Poetry is an art form that one must take time to properly analyze for it to be accurately understood. Just like physical art work that is displayed in museums, poetry must be considered from all angles. Literary concepts, such as the speaker, structure, form, tone, vocabulary, rhythm, sounds of language, figurative language, and references and allusions, must all be considered when reading poetry because complex notions are brought to light when poetry is scrutinized.
For instance, a simple fourteen-line poem with some rhyme scheme may at first reading appear to be only that, but upon further inspection the poem becomes more than just a mundane poem and is seen to be a multipart sonnet.
There are two kinds of sonnets, the Shakespearean sonnet and the Italian sonnet. The latter consists of a fundamental break “between the first eight lines (called an octave) and the last six (called a sestet). Its “typical” rhyme scheme is abbabba cdecde” (832). An example of an Italian sonnet is Edna St. Vincent Millay’s “What lips my lips have kissed.” The poem follows the abbabba cdecde structure and provides several more examples of literary concepts. “What lips my lips have kissed” is a great example of how literary concepts combine to make a complex and meaningful sonnet.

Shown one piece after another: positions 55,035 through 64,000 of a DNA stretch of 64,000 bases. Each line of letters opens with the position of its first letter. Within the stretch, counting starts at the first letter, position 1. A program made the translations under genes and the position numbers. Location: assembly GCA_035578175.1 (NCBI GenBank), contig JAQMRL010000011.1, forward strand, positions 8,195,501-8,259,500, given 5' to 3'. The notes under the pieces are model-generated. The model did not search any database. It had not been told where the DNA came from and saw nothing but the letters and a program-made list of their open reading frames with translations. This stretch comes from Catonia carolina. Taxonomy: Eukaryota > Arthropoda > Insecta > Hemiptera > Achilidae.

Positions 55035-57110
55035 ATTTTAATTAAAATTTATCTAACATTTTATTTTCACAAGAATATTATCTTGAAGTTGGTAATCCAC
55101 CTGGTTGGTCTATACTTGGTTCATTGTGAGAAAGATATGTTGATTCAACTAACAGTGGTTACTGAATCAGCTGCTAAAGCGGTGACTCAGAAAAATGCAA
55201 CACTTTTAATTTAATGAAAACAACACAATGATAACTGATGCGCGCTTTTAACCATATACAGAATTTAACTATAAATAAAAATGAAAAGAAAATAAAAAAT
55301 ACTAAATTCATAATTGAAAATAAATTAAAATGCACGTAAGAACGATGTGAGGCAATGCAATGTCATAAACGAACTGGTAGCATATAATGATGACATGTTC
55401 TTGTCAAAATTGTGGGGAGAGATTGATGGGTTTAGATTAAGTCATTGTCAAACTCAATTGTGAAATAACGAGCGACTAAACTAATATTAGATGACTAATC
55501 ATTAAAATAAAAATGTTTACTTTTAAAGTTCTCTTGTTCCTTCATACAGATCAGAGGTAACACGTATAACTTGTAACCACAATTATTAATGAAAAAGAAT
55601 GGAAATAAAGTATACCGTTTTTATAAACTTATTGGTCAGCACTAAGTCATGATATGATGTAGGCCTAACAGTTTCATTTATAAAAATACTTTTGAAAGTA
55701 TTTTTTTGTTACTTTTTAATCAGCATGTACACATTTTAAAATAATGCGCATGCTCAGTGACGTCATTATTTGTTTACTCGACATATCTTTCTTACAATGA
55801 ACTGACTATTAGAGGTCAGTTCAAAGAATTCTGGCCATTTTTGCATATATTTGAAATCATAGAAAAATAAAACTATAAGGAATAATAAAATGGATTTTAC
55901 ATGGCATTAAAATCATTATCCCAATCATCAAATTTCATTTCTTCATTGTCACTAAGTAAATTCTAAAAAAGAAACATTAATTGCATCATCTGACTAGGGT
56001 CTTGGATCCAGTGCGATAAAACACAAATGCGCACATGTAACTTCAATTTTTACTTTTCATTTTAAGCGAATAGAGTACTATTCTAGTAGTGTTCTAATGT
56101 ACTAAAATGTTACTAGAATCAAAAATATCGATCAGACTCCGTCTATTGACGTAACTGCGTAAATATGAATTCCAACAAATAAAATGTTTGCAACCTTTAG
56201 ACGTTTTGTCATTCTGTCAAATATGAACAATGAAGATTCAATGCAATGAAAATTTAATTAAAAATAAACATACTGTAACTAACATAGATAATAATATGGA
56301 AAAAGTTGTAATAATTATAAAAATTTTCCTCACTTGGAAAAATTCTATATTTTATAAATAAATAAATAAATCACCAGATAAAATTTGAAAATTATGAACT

Millay incorporates literary concepts, such as the presence of a speaker, tone, vocabulary, sounds of language, figurative language, and structure, to make the sonnet more intricate and significant.
The most obvious place to start analyzing the poem is with the speaker. The poem is written in the first person with the speaker recalling how he or she has forgotten “loves” (Millay 12) of the past. Since the sonnet is written in the first person, it is as if the reader is actually able to become the speaker. The tense is obviously noted because all lines except the last contain words in the past tense, such as “kissed” (Millay 1), “unremembered” (Millay 7), and “sang” (Millay 13). Upon reaching the last line, the poem instantly changes to the present tense with the word “sings” (Millay 14). This seemingly insignificant switch in tense means the poem is a reflection the speaker is having on the past and, judging by the melancholy vocabulary, the speaker is quite sad about how the past has affected the present.